Following the principle of a well-known joke of George Calin, where “anybody driving slower than you is an idiot, and anyone going faster than you a maniac,” we tend to judge other parents for their inability to handle a tantrum, their bizarre sleeping rituals or crazy feeding routines by our own specific norms.
Raising my first daughter in the U.K. was easy for me.
Having had very little interest in parenting or babies before I actually had one myself, I submerged myself happily and entirely, without questioning what was actually right or wrong, into the way things were done in the U.K. at the time. Besides the division between most of the mums I knew between those who followed Gina Ford's routine, or those who believed in a softer, Baby Whisperer approach, there were not many other major differences to get excited about. Most of our babies were weaned on the same foods, following Annabel Karmel’s plan, with no raw liver or other unorthodox products involved, went to bed around 7pm, watched Baby Einstein and played with similar toys.
However, living in Doha, I see that there are so many more approaches to everything I used to do back in the U.K.! Not all parents put their kids to bed at 7, some small children stay up as late as 11pm, running around the compound like feral kittens, while I myself could already be on my second dream about Clive Owen. Some mums are a lot more earth-motherly than I'd ever met before, with washable nappies and co-sleeping, some are stiffly strict about no-sugar diet, and some don't believe in vaccinations. We are all amazingly different, in many ways, and parenting is no exception.
It is okay to have such different approaches. In fact, it can be quite useful. Parenting styles are brilliant tools for being able to judge the extent of craziness in some people. You might want to use this tool if you are otherwise unsure or unable to tell if your new acquaintance is cool, alright, a bit wacky in a charming sort of way, or a total nutcase. And we all have our own, personal, built-in threshold of how much madness we are happy to deal with. I always try to understand. I honestly do. And sometimes, I even take something back from other approaches, having compared them to mine and having perhaps realized where I could improve what I am doing. But then, there are some cases where I just know, very quickly, that the person is soooo different that she or he lives on a different planet, somewhere in the galaxy far, far away, so far that no translation into any of my Earth languages would ever be possible. In such cases, I just smile and wave. Smile and wave.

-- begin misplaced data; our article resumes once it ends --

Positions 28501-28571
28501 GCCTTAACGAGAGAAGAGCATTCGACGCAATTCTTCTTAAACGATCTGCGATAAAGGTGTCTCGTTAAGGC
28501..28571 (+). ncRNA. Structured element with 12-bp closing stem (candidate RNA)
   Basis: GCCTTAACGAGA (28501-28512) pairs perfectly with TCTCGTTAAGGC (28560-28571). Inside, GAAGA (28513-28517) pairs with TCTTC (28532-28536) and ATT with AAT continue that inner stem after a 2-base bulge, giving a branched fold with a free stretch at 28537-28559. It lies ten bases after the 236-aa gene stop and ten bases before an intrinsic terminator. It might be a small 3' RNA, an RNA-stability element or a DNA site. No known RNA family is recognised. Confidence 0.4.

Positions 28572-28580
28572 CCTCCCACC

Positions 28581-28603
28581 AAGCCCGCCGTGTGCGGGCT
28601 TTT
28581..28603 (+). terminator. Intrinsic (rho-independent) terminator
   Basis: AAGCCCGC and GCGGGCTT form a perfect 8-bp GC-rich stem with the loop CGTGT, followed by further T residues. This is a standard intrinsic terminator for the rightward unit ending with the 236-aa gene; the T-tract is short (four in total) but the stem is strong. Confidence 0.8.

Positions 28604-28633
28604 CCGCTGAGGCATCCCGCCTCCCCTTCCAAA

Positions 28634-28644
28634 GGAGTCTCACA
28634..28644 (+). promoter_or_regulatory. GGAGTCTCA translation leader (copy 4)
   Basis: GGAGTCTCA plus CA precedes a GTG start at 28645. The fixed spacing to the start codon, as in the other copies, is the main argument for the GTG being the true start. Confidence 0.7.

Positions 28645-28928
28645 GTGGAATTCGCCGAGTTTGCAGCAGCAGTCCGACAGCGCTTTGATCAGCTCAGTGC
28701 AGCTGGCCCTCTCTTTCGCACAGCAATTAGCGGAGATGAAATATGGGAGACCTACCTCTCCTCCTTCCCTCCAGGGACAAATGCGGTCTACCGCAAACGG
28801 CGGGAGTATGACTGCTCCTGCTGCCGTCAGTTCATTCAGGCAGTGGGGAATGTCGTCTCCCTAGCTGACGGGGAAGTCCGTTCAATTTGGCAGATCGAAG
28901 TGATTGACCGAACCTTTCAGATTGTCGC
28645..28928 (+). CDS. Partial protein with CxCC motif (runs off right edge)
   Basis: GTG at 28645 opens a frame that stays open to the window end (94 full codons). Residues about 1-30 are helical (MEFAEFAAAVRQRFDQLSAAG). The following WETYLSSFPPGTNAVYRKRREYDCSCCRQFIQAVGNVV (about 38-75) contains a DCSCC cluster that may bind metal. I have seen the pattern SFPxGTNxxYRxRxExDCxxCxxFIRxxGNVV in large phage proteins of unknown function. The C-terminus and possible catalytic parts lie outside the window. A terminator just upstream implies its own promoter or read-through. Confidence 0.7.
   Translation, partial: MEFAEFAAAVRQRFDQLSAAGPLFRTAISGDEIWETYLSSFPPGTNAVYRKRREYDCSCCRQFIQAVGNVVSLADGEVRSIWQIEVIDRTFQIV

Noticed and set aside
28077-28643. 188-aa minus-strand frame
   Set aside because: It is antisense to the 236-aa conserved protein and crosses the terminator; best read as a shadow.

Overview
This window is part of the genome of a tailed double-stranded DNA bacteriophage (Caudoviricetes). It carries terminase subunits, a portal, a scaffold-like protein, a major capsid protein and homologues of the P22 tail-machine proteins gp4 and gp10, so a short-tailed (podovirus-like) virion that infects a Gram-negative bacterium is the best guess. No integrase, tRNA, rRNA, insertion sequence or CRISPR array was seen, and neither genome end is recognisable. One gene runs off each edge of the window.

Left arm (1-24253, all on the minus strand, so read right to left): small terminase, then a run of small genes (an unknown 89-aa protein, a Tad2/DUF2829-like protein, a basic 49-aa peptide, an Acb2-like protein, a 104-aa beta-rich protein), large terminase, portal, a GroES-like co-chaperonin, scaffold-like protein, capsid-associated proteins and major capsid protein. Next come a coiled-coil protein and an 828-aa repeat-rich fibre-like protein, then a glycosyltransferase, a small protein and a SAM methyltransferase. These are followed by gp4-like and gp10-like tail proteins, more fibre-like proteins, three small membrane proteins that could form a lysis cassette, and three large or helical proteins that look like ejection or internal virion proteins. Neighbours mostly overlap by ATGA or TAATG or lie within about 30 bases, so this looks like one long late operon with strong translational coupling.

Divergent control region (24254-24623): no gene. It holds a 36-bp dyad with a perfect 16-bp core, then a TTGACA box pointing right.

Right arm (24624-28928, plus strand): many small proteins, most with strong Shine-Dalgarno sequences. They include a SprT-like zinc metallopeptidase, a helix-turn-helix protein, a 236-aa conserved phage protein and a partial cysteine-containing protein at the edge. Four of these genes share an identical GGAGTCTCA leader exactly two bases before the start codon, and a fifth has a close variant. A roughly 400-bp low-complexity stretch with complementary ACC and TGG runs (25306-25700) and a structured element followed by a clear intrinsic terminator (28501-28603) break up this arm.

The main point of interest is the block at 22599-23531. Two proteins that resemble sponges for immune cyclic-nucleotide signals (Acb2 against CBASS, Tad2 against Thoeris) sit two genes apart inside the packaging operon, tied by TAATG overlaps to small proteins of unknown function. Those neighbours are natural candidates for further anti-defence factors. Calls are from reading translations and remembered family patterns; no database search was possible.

Nailya Bentley is a blogger and a freelance writer who blogs under the pseudonym of Scary Azeri scaryazeri.blogspot.com. Originally from Baku, Azerbaijan, Nailya spent most of her adult life in a leafy suburb of London, where she started blogging focusing mainly on the humorous aspects of the inevitable culture clash between her home country and the UK. Now based in Doha, Nailya blogs about life as an expat, parenting issues and cultural experiences. Nailya also ran a humorous culture clash column in an expat magazine in Baku, Azerbaijan for three years; and had a few short stories and articles published in various magazines.